Just after Christmas, I swam in the ocean for the first time since, well, I actually can’t remember when.
For most people, swimming in the sea is a rite of the Australian summer.
We pad barefoot along the sand, sea breeze fanning our cheeks, with a knowing grin that it’s finally time: summertime.
Feeling the glory of waves splashing and soothing our hot skin, cooling the sun’s bite. It’s a delightful homecoming.
So I have found out.
For many years I stared into the big blue and wondered what it’d be like to slide into the ocean. With a neuromuscular condition, going for a swim in the ocean is more of a logistics operation, with blueprints, diagrams and multiple personnel, than a quick summer’s dip. So the dream was often put aside with the hope of maybe one day.
But this summer it happened.
Being on holidays on the north coast and with the helping hands of my family, I wasn’t going to let this chance slip by.
I was seated in an accessible beach wheelchair – practically a deck chair with a polypipe-like frame, netting for a seat and all-terrain wheels attached and modified, and with multiple beach towels squished around my body to support and hold me upright. I felt a bit like an online shopping order packed with a generous amount of styrofoam balls.
I eased on to the sand with the help of my uncle, and other family members jostled around. We made our way down the beach, the entourage treading along the tide while the wheels flicked sand on my feet, at first coarse until gradually feeling natural on my skin.
With the sea breeze pulling stronger, I wondered if the sea would gulp me whole.
With my cousin on one side, my dad on the other, they lifted and carried me towards the water. We began laughing as the first bracing sting of cold water hit, then another. And we couldn’t stop laughing, even when waves splashed hard – my cousin soon taking the position as bodyguard against the surf in an attempt to stop the next crashing blow.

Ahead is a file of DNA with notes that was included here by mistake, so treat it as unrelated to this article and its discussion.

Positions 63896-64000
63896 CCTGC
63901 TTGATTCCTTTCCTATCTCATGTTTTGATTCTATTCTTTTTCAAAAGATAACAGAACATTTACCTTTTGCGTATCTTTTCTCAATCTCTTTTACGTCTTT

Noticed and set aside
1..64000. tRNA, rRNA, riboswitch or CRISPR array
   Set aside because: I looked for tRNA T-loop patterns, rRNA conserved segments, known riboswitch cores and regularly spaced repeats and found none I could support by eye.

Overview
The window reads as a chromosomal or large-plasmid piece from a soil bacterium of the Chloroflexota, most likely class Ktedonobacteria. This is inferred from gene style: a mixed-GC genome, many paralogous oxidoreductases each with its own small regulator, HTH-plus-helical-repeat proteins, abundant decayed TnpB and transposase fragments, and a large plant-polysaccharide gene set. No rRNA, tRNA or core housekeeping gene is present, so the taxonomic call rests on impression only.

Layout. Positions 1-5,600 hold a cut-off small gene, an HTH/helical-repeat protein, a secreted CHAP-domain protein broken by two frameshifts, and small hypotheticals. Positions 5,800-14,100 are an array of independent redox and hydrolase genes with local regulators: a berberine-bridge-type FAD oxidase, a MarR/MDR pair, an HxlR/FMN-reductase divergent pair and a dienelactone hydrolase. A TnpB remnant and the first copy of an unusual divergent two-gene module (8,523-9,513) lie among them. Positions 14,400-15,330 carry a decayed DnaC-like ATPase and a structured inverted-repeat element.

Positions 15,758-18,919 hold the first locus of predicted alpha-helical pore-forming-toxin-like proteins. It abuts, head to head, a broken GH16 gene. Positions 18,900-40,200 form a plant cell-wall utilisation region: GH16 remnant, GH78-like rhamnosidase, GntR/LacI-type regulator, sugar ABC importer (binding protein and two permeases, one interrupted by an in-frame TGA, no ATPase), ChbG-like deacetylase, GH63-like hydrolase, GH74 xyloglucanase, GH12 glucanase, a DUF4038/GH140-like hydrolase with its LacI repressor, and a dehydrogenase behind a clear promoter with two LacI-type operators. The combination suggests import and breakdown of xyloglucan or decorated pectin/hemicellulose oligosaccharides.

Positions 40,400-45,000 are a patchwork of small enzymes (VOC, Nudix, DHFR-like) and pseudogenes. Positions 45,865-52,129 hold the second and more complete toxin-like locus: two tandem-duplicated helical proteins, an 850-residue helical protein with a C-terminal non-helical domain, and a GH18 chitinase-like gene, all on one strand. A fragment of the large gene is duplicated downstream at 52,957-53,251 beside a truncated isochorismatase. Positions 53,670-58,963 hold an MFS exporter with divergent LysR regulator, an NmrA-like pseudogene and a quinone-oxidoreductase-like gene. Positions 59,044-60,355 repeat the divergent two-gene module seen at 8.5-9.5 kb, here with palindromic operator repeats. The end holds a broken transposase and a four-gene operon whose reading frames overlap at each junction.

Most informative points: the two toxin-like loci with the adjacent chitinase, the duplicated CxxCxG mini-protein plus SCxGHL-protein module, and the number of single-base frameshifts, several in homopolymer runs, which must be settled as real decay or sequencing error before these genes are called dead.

Each wave that rolled in and out was a tug on my body as if an invitation to stay. It was both comfortable and freezing. Moving my arms in the water I was shocked when I touched the bottom – I’d never actually felt the gritty, soapy, sandy floor before.
As I floated, I felt like a guest in a new world. Free from gravity I could easily look up, without kinking my neck, to the sky and let my mind drift.
Journalist and author Julia Baird has described her daily ocean swim as a time to feel small, to think and be in awe at something unfathomable.
As people make their way down to the water this summer, and in others to come, there’s some still only imagining what it’d feel like to be carried by the tide.
While accessibility to the ocean and beaches is largely dependent on the physical environment and really isn’t within our control, there are other elements that are in our power to change.
Accessibility, at its best, means that people of all abilities have equal access. This means inclusion of people with disability in education settings and the workplace, true representation on boards, in the media and in leadership across Australia, but it also means having greater access to enjoy our favourite pastimes like swimming at the beach.
Local governments, councils and various committees are improving beach accessibility by purchasing helpful equipment such as beach wheelchairs or rolling out accessible mats that stretch from sand to sea. And then there are lifeguards who can be kind and happy to help when possible. But without my family to support, I’m not sure that I would have been able to have taken part in this rite of the Australian summer.
On our way back towards the main beach, still cold and drying, with sea salt crystals on our skin flickering in the sun and sand in places you thought it’d never be, a lifeguard stopped us and asked what it was like. Almost lost for words I replied, “the best thing ever”.
I’ll always remember that December at the beach, my family and that summertime swim … and will probably keep finding traces of sand in the most random places.